Dan Hardy Column: Lentz went into hiding for the big fight
IT wasn't a good weekend for the Rough House at UFC 118 in Boston last weekend, with both Andre Winner and Nick Osipzak losing on points.
I thought neither of them looked themselves in their fights. Fighting Greg Soto, Nick had a very good first round – almost scoring a stoppage – but Soto then took over in the second part of the fight.
And Nik Lentz didn't come to fight Andre, he actually came to avoid one at all costs, like he'd be shortlisted for the Nobel Peace Prize and didn't want to mess up his chances of winning it.
Lentz grabbed hold of Dre's leg for three coma-inducing rounds, which the ticket-paying public clearly didn't appreciate. It was a real shame he did that. The fight was live on American TV and a great showcase for both guys, but Lentz just didn't want to fight.
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He couldn't take Dre down or get anything going on the ground. He didn't want to strike and he didn't go for any submissions, he just clung to Dre's thigh like a sailor to a mast during a storm.
Dre won't make excuses himself, he never does, but he was actually in hospital for two nights a couple of weeks ago. He had a cauliflower ear which then got infected and needed antibiotics. Physically, he looked in great shape but I can't help but think he wasn't 100%. Yet, even if he was, it takes two to have a row and he was in there with the UFC's answer to Ghandi.
In interviews this week, I've been asked if another two losses in addition to my loss to George St-Pierre and Paul Daley's defeat to Josh Koscheck, shows that the Rough House needs to bring in new wrestling coaches in order to be successful in the UFC.
I've just spent three months on my wrestling in the USA and I can tell you we all work very hard on all aspects of our game. We are all improving all the time and the reality is me and Paul lost to the two best wrestlers in the sport in GSP and Koscheck.
Then Nick got tired in a fight he was winning and Andre was maybe not right on the night and encountered an opponent who simply didn't want to fight.
Rather than saying 'oh, these guys can't wrestle', I think the problem is there's beginning to be too much wrestling in UFC Octagon, not too little of it in the gym. There are a lot of people out there calling themselves 'UFC fighters' who are nothing of the kind. In the UFC, you should go for finishes.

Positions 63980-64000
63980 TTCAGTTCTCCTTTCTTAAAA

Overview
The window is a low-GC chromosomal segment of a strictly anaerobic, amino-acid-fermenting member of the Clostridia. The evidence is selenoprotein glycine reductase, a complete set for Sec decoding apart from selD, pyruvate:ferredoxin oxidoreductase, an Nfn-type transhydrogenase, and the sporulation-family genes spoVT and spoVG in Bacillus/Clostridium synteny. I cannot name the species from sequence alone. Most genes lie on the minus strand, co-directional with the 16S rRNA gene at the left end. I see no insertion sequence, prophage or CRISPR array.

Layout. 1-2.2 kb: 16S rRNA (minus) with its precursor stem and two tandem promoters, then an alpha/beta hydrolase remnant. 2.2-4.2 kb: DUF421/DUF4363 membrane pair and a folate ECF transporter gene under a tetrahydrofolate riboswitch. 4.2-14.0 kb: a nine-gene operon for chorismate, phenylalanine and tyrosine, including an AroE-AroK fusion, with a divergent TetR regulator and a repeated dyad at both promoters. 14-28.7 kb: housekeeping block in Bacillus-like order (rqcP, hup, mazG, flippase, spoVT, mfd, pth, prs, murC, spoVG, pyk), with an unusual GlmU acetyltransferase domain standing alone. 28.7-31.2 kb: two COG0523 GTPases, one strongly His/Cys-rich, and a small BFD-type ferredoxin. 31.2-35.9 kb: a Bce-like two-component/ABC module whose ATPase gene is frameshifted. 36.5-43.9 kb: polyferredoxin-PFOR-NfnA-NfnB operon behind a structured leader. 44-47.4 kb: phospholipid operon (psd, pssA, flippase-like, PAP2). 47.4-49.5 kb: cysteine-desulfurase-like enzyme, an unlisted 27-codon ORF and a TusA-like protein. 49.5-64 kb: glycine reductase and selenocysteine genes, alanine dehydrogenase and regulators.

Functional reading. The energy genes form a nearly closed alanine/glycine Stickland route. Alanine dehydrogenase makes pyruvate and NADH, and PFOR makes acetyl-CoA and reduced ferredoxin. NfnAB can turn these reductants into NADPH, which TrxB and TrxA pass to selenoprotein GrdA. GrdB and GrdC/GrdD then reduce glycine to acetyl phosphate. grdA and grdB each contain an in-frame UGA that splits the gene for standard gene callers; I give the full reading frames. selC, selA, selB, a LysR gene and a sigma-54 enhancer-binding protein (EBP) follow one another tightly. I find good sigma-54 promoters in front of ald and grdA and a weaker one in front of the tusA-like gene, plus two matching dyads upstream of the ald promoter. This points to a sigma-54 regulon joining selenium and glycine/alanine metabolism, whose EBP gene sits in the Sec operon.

You should work for 15 minutes to knock your opponent out, submit him, or improve your position to give yourself the best chance of doing either.
But there's guys out there who just want to use wrestling to hold a stalemate for 15 minutes, without ever risking going for ground and pounds or attempting submissions.
This isn't 'cheating within the rules' – it is actually against the rules. 'Timidity' is outlawed in the Unified MMA rules and what better describes the act of holding on to an opponent and waiting for the clock to tick down with no attempt or inclination to do any damage?
And that's not the same as saying all UFC bouts have to be kickboxing or Thai boxing matches in order to be entertaining. That's not what I am saying.
One of the best fights of the year was George SotXX – who is a friend of mine and a guy I am tipping to win the Lightweight Title next year – beating Joe Stevenson at UFC 110.
About 13 of the 15 minute war was on the ground, but both guys were going for submissions, ground strikes, sweeps or trying to improve their positions constantly.
Neither of them secured top position so they could essentially stop fighting, which, quite honestly, is what is beginning to happen in the UFC.
The Athletic Commissions need to look at the scoring and refereeing to stop this from becoming a problem. If a guy is in a dominant position, but not actually doing anything offensive – stand 'em back up.
If he is consistently trying to tie the other guy up to avoid actual fighting – warn him and then start taking points. It is supposed to be a fight.
UFC 120, featuring Hardy v Carlos Condit, takes place at the O2, London, on October 16.